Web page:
Glycemic control in type 2 diabetes: time for an evidence-based about-face?

Ann Intern Med. 2009 Jun 2;150(11):803-8. doi: 10.7326/0003-4819-150-11-200906020-00008. Epub 2009 Apr 20.

Abstract

Some diabetes guidelines set low glycemic control goals for patients with type 2 diabetes mellitus (such as a hemoglobin A(1c) level as low as 6.5% to 7.0%) to avoid or delay complications. Our review and critique of recent large randomized trials in patients with type 2 diabetes suggest that tight glycemic control burdens patients with complex treatment programs, hypoglycemia, weight gain, and costs and offers uncertain benefits in return. We believe clinicians should prioritize supporting well-being and healthy lifestyles, preventive care, and cardiovascular risk reduction in these patients. Glycemic control efforts should individualize hemoglobin A(1c) targets so that those targets and the actions necessary to achieve them reflect patients' personal and clinical context and their informed values and preferences.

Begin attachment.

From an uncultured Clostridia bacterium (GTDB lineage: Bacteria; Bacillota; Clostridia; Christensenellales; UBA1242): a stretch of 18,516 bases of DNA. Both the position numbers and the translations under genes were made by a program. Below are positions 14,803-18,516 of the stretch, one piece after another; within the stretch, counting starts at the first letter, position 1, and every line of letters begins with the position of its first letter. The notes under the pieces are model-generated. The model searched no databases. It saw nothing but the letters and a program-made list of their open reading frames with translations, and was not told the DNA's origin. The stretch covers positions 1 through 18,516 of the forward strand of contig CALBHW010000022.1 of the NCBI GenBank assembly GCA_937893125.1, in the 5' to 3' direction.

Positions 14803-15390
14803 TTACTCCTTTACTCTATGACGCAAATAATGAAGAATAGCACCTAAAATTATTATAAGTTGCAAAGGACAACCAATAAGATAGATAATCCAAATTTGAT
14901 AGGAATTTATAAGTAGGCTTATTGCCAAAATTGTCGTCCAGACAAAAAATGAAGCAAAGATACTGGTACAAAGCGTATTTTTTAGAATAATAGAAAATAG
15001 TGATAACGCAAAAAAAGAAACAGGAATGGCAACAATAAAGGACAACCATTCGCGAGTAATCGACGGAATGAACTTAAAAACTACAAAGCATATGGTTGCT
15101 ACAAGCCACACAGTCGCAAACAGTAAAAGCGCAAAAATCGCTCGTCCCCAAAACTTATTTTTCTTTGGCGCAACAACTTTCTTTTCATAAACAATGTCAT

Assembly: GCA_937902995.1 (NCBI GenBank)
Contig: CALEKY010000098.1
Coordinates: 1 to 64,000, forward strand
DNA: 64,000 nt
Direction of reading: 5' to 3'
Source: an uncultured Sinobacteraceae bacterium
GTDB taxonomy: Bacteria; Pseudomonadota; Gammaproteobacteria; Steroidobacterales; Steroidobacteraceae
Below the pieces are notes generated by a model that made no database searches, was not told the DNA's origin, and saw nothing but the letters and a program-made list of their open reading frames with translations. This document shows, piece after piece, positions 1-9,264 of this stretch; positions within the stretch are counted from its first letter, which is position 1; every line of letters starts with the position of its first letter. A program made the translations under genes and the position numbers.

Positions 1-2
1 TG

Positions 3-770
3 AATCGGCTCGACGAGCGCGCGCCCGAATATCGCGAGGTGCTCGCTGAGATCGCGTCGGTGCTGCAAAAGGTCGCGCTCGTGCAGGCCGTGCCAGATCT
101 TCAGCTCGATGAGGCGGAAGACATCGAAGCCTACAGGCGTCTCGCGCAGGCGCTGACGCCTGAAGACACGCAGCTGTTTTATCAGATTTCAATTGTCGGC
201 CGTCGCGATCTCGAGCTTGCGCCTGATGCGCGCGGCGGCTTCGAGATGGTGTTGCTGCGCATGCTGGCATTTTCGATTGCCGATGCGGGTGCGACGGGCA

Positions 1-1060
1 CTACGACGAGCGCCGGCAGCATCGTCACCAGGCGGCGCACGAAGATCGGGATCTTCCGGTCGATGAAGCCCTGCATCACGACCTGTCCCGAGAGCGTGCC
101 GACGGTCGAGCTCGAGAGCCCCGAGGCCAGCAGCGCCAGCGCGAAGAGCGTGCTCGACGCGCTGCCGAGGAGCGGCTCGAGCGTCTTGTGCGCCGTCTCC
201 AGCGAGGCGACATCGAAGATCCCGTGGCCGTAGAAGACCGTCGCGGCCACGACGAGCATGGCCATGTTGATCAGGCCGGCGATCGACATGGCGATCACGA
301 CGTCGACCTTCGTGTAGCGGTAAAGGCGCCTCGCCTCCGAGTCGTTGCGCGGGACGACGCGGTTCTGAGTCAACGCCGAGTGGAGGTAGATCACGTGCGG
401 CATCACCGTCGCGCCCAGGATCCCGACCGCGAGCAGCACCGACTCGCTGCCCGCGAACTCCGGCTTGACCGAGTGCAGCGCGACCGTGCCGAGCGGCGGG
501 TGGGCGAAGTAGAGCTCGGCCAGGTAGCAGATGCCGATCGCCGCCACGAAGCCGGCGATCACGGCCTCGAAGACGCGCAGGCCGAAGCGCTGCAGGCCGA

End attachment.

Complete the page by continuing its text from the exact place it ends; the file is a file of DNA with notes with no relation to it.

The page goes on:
Publication types

  • Meta-Analysis
  • Research Support, Non-U.S. Gov't

MeSH terms

  • Cost of Illness
  • Diabetes Mellitus, Type 2 / blood*
  • Diabetes Mellitus, Type 2 / complications
  • Diabetes Mellitus, Type 2 / drug therapy*
  • Evidence-Based Medicine*
  • Glycated Hemoglobin A / metabolism*
  • Humans
  • Hypoglycemia / chemically induced
  • Hypoglycemic Agents / adverse effects
  • Hypoglycemic Agents / therapeutic use*
  • Weight Gain

Substances

  • Glycated Hemoglobin A
  • Hypoglycemic Agents